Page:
The association between categories of regular aspirin use and each of the 78 markers was assessed in weighted logistic regression models using standard survey regression analysis software (28). A number of markers had a substantial fraction of values below the LLOD, which precluded analysis of these markers as continuous outcomes. Therefore, separately by study, inflammation marker levels were dichotomized as above or below the median value, or as detectable and undetectable if >50% of the values were below the LLOD. Models categorizing marker levels into quartiles, when possible, produced similar results (data not shown). The Wald χ2Ptrend across increasing categories of aspirin usage was calculated by treating the categorical aspirin variable as a continuous variable in the model; statistical significance was based on a 5% false discovery rate (FDR) criterion applied to all 78 Ptrends from these models. Nominal significance was defined as a Ptrend ≤ 0.05 that did not pass the 5% FDR criterion. All models were adjusted for age, gender, smoking, history of arthritis, history of coronary heart disease or heart attack, history of stroke, body mass index, case–control study of origin, year of serum collection, and ibuprofen use. The following secondary analyses were performed: (i) restricting to individuals without a self-reported history of prevalent conditions associated with aspirin use (arthritis, coronary heart disease, heart attack, and stroke) to assess for confounding by indication; (ii) stratifying by first study of origin (i.e., lung, ovary, NHL case–control study) to assess for potential differences by study; (iii) restricting analyses to the lung and NHL studies where aspirin information and serum samples were collected contemporaneously at baseline on all participants; (iv) adjusted and unadjusted for ibuprofen use to assess for possible over-adjustment, and (v) restricting to individuals who did not take ibuprofen regularly to assess for possible differences by medication usage. Moderate aspirin users are more likely to reflect individuals taking aspirin regularly at a low dose for the prevention of cancer and cardiovascular disease. Thus, for presentation purposes, we present ORs and 95% CIs for this group only within the text of the results section.

Participant characteristics

Compared with those in the PLCO screening arm, the 1,819 individuals with inflammatory marker data included in the current study were slightly more likely to be male (55.3% versus 51.4%), older (21.7% versus 12.7% for those ≥70 years old), and current smokers (22.8% versus 10.0%). However, following weighting, the characteristics of the resulting weighted population were very similar to the PLCO screening arm (Supplementary Table S4).

After weighting, approximately 60% of individuals were nonregular aspirin users (n = 1,036; <4 tablets/month), 13.0% (n = 247) were low users (1–4 tablets/week), 21.3% (n = 431) were moderate users (1 tablet/day), and 6.1% (n = 105) were high users (2+ tablets/day; Table 1). Compared with nonregular aspirin users, moderate aspirin users were more likely to be male (63.1% versus 47.6%), older (17.9% versus 13.4% aged 70 years or older), overweight (25.6% versus 20.9% BMI ≥ 30), and former smokers (52.2% versus 38.5%). Regular ibuprofen use was less common than regular aspirin use; 78.6% (n = 1,471) were nonregular ibuprofen users, 10.3% (n = 150) were low users, 4.3% (n = 57) were moderate users, and 6.8% (n = 141) were high users. Of those who reported regular aspirin use, approximately 20% also reported taking ibuprofen regularly.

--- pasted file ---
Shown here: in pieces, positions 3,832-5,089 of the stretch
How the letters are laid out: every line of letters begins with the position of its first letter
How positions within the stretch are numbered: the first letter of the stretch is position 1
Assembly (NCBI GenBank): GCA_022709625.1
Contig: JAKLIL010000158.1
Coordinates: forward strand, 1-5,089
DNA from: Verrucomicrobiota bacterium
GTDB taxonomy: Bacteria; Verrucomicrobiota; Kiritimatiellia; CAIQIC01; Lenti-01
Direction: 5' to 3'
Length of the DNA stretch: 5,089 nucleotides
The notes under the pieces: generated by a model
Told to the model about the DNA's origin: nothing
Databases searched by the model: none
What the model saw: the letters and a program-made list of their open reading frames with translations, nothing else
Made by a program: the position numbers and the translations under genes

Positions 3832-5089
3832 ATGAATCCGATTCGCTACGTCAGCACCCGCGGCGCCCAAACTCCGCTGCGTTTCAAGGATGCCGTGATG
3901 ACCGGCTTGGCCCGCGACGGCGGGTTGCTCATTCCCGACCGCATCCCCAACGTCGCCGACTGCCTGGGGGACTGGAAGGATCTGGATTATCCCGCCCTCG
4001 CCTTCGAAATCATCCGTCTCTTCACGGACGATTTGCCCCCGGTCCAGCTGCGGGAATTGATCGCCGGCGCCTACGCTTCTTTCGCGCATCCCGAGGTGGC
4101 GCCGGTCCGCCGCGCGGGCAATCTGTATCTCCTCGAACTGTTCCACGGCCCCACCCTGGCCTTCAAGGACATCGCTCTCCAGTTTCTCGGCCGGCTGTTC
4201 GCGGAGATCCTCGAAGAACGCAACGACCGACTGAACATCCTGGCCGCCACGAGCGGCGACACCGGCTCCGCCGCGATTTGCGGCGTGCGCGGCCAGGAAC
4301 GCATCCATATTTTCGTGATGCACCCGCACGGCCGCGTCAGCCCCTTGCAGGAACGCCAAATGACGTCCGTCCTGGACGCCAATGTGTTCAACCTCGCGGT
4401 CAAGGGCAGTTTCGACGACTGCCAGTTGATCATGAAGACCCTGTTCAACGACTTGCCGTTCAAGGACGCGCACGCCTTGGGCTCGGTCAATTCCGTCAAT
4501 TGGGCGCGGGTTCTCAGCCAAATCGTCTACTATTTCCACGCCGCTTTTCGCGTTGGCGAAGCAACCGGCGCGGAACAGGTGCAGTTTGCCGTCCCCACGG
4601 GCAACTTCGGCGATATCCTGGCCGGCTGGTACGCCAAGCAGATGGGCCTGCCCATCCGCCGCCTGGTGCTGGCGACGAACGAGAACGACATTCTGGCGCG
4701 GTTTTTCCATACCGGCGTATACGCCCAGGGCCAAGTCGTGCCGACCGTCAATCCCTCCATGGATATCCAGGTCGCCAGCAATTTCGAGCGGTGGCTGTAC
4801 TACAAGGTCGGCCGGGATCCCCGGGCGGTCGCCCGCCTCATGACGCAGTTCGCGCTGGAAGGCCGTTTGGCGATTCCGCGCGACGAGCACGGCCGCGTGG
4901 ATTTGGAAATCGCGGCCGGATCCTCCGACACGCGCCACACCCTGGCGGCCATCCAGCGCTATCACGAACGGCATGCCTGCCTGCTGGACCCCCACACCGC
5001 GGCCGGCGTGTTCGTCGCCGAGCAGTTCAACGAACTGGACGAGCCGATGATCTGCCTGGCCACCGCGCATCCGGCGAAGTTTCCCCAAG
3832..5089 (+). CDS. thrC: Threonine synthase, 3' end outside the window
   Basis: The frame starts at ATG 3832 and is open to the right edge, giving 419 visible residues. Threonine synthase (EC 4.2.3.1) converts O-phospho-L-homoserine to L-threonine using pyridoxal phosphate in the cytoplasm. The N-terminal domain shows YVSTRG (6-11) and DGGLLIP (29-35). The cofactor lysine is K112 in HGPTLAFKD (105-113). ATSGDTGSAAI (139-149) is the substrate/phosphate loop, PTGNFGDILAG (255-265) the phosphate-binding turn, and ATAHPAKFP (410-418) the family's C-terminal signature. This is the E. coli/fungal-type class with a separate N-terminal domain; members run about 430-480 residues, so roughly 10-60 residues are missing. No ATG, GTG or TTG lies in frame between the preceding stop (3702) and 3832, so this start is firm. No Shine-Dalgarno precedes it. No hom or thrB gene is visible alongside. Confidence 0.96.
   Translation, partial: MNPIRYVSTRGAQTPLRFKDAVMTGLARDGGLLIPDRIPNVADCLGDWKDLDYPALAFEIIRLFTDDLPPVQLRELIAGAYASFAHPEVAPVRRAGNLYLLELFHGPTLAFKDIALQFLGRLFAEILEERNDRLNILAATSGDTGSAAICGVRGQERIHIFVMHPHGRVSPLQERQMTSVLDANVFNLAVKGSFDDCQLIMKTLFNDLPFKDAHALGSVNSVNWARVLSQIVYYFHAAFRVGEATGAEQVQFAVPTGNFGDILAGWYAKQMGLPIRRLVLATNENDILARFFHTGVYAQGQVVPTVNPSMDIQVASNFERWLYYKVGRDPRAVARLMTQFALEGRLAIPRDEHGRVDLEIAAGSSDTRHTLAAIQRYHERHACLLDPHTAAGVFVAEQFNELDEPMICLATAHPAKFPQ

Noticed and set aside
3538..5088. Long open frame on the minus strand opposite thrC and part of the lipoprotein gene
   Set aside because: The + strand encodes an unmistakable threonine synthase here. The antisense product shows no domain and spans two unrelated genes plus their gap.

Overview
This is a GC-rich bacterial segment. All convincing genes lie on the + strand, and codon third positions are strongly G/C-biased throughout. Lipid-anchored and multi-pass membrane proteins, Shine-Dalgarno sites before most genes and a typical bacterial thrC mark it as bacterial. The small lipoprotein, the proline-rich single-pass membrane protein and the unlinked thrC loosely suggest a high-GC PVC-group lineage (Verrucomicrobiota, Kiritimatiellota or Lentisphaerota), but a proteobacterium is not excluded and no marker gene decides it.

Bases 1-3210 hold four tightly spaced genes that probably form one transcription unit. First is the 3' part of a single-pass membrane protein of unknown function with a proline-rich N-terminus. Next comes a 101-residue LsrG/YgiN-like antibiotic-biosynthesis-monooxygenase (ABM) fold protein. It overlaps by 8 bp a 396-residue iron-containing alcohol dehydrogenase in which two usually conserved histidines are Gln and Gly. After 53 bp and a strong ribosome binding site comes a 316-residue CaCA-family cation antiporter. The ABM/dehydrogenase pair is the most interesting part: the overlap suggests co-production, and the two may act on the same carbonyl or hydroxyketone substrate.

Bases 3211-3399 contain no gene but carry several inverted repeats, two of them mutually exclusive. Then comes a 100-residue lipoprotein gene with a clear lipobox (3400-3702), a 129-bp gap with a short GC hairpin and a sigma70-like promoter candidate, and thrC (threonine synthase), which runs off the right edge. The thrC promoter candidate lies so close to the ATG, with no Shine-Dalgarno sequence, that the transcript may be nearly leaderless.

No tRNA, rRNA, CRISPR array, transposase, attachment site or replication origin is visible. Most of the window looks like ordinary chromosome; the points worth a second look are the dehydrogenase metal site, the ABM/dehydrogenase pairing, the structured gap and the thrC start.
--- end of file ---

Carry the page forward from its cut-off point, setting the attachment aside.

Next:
Inflammatory markers associated with regular aspirin use

Of the 78 markers evaluated, regular aspirin use was nominally associated with six markers (Ptrend across categories of regular aspirin use ≤ 0.05; Fig. 1). Regular aspirin use was inversely associated with chemokine C-C motif ligand 15 [(CCL15) OR, 0.5; 95% CI, 0.3–0.8; moderate use vs. nonregular use], soluble vascular endothelial growth factor receptor 2 [(sVEGFR2) OR, 0.7; 95% CI, 0.4–1.0], and soluble tumor necrosis factor receptor 1 [(sTNFR1) OR, 0.6; 95% CI, 0.4–0.9], and positively associated with interleukin 4 [(IL4); OR, 1.6; 95% CI, 0.9–2.8], CCL13 (OR, 1.3; 95% CI, 0.8–2.1), and CCL17 (OR, 1.1; 95% CI, 0.7–1.9; Table 2). Following a FDR correction (Ptrend ≤ 0.0006), none of the six markers remained statistically significantly associated with regular aspirin use. Similar trends for the top six markers were observed following exclusion of prevalent conditions (Supplementary Table S5); stratifying by study (Supplementary Table S6); restricting to baseline serum samples; not adjusting for ibuprofen use; and restricting to individuals who did not report taking ibuprofen regularly (data not shown). For a full list of ORs and corresponding 95% CIs for the association between regular aspirin use and each of the 78 inflammatory markers, see Supplementary Table S7.

Inflammatory markers associated with regular ibuprofen use